Southern Idaho Architecture: The impact of Ernest Gates on Twin Falls history
Architect Ernest Gates created some of the most iconic Twin Falls locations.
TWIN FALLS, Idaho (KMVT/KSVT) —What does Saint Edwards Catholic Church, the First Baptist Church, Milner’s Gate, and the Bandshell all have in common? Ernest Gates.
The architect Ernest Gates, left a lasting impression on the community of Twin Falls, and Idaho as a whole, by not only designing these buildings, but also by serving as President FDR’s Chief Federal Housing Underwriter - starting the Idaho Section of the Institute of Architects, and serving as the groups first president.
Gates’ first project in Twin Falls was the Saint Edwards Catholic Church finished in 1921, a building that is so iconic in its design that the Idaho National Registry of Historic Places.
“Saint Edwards Catholic Church is one of the best examples of the Renaissance revival style in the state and is distinguished by its twin 75′ towers, terra cotta exterior and scagliola ornamented interior.”
the church was added to the National Registry of Historic Places in 1977.
Many of the places that Gates designed are now on the registry, including his home which still resides here in Twin Falls on 10th Avenue.
We spoke to local historian Dr. Samra Culum who told us why the house is so unique compared to those in the avenues.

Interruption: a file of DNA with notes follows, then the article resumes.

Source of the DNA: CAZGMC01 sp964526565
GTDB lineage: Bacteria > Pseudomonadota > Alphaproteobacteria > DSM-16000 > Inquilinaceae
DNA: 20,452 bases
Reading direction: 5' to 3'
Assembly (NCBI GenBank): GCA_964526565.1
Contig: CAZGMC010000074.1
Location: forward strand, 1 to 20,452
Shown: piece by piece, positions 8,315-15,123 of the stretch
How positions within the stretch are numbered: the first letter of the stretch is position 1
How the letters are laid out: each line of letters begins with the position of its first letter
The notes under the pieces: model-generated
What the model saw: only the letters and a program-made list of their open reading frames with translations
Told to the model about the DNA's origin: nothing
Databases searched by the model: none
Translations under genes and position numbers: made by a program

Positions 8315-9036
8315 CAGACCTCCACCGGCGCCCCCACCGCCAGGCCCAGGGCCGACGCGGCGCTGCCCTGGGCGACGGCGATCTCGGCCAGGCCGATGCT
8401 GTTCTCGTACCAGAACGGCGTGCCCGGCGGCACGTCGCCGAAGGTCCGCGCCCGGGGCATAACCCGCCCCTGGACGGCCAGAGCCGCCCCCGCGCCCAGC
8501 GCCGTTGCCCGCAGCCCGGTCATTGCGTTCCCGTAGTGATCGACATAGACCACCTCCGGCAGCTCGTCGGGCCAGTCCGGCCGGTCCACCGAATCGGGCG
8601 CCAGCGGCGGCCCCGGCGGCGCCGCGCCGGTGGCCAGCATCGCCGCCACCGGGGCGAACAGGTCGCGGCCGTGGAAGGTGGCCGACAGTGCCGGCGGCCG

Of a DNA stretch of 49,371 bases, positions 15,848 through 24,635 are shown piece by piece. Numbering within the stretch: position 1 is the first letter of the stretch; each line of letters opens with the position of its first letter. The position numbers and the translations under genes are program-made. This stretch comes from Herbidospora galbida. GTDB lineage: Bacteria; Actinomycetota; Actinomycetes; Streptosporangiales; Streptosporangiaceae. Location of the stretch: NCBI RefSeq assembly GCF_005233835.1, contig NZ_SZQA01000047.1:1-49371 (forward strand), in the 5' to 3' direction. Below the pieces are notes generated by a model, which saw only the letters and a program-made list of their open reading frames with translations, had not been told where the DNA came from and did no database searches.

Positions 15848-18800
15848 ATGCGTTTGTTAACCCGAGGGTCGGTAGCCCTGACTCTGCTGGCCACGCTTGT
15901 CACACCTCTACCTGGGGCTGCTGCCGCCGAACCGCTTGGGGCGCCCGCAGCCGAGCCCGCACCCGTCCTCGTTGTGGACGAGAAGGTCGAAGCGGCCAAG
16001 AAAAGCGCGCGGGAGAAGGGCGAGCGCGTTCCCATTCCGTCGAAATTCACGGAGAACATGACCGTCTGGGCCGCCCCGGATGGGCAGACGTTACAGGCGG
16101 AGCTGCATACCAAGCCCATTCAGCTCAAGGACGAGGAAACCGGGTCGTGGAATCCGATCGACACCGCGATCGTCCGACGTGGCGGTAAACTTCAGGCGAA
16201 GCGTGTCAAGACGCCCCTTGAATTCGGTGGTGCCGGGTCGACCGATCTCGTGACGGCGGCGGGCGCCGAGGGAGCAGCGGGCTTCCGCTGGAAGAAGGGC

“In the residential district the predominate house is a craftsman, and that is what that is, it’s a craftsman, but what makes his house unique is the style of it and it’s that stucco kinda like this Bandshell,” said Culum.
The Bandshell was his second project, replacing a gazebo that used to reside within city park.
A Works Project Administrations assignment during FDR’s presidential administrations, the project mixed over 800 tons of locally sourced lava rock and stucco a signature of Ernest Gates.
The First Baptist Church is one of the more recent additions to the National Registry of Historic Places being added in the year 2001,
A Gothic style church with an iconic single spire.
We spoke to Church Historian Dr. Jim Gentry who told us the conditions were right for more churches to be built.
“The pent-up demand as a result of the war and the Depression earlier and so with increased membership and increased financing that is what caused those churches to be built,” said Gentry.
No matter the conditions, Southern Idaho would look like a very different community without Ernest Gates spending as little time as he did here.
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